How Important is Matching?
Develop a natural, evolved look in your home with items that go together comfortably but do not match exactly. Each type of wood has a characteristic color and grain pattern, and the color also can be altered with stain. Furniture makers have used stains and varnishes for centuries, both to enhance the appearance of the grain and to change the color of the wood. The stains sold are generally named for the types of wood they simulate: Maple, cherry, walnut, mahogany, ebony, oak, and fruitwood are the most common types.
Over time, wood furnishings acquire a rich patina that gives the surface depth and complexity. Newer woods and veneers may lack this complexity, but they still have an overall color tone that may be yellow, orange, red-brown, bluish brown, or dark brown.
Consider whether you prefer the drama of high contrast or the richness of low-contrast. Don't worry about all the wood pieces in a room matching -- the casual, comfortable, gathered-over-time look of mixed woods is perfectly appropriate today.
Use Contrast to Call Attention
Dark finishes, such as mahogany, walnut, or cherry, stand out in sharp relief against any light color, whether it's a tint of green or blue or a hue from the sunny side of the color wheel. In the same way, light wood shows up boldly against dark or strong color on the walls.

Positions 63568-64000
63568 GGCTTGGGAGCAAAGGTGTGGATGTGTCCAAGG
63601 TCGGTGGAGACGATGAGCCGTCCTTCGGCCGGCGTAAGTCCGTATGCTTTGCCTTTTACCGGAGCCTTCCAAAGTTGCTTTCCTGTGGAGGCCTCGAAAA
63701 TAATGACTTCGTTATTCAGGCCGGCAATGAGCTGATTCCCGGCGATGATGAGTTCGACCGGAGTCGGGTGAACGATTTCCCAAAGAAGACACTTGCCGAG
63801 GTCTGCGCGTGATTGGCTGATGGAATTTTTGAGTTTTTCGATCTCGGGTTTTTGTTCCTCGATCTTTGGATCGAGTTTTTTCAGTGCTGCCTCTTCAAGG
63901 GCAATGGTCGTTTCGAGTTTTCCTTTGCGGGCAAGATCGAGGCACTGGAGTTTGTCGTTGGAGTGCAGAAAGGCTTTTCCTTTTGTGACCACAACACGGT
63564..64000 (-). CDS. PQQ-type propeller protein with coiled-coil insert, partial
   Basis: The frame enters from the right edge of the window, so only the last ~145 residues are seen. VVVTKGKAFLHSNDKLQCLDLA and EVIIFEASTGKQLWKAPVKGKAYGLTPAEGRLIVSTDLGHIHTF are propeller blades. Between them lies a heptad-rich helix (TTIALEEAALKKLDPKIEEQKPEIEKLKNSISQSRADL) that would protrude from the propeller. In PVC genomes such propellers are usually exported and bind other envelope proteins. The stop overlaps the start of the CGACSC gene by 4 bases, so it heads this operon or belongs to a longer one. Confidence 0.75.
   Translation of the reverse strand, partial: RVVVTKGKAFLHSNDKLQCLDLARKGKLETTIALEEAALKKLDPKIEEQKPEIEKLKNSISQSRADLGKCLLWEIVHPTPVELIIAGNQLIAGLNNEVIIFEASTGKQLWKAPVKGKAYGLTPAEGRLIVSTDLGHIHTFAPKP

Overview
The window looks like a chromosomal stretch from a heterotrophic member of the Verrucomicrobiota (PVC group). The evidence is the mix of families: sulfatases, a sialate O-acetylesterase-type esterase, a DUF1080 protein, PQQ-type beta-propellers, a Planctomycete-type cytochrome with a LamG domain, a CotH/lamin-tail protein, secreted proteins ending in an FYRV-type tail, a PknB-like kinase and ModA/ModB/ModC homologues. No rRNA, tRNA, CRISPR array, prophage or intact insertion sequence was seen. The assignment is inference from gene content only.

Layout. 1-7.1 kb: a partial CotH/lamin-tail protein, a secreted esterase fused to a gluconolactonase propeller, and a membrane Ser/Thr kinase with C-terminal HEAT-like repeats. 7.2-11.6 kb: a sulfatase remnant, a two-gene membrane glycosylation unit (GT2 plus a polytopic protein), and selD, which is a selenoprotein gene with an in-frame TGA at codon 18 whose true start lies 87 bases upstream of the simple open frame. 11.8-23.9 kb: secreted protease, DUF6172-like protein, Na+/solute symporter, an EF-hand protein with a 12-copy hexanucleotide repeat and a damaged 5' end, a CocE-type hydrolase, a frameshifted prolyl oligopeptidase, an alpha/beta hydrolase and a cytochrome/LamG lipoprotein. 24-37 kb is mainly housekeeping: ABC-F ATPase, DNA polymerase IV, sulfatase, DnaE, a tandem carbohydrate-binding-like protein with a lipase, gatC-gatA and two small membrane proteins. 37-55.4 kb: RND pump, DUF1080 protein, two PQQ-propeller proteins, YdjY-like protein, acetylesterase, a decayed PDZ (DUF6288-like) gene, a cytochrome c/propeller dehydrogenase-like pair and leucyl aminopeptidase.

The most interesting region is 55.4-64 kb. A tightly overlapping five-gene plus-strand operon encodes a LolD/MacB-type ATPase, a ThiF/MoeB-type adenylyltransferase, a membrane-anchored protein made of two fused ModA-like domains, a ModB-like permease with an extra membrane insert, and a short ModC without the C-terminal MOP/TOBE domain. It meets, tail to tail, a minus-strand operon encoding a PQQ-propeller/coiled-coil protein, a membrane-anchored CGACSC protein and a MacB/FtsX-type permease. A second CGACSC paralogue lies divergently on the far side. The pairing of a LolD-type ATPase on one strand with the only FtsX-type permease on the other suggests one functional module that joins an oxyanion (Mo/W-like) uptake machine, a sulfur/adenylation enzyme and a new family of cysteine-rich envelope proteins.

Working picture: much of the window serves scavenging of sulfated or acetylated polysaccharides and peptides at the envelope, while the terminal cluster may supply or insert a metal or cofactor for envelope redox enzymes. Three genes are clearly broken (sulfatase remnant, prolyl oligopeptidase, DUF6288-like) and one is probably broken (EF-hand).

The contrast calls more attention to the furniture, a plus if you have a fine piece you want to focus on. If you love the look of dark wood against light walls (or light furniture against dark walls), keep furniture arrangements orderly and streamlined to offset the impression of crowding. To achieve high contrast with medium-tone finishes, keep the wall color soft and light, creating as much difference as possible between the values of the wood color and the wall.
You can also use the colors in the furniture finish as a cue for wall colors. If the dominant color in the wood appears to be red, then a green background will enhance and intensify the wood's hue. Antique woods, which have a patina that offers depth and complexity, may combine several tones -- that's why they can look good against a variety of light or dark colors.
Color preferences are entirely personal. Here at BOSSWoodworks, we strive to bring these concepts together to create a unique furnishing for you for generations to come.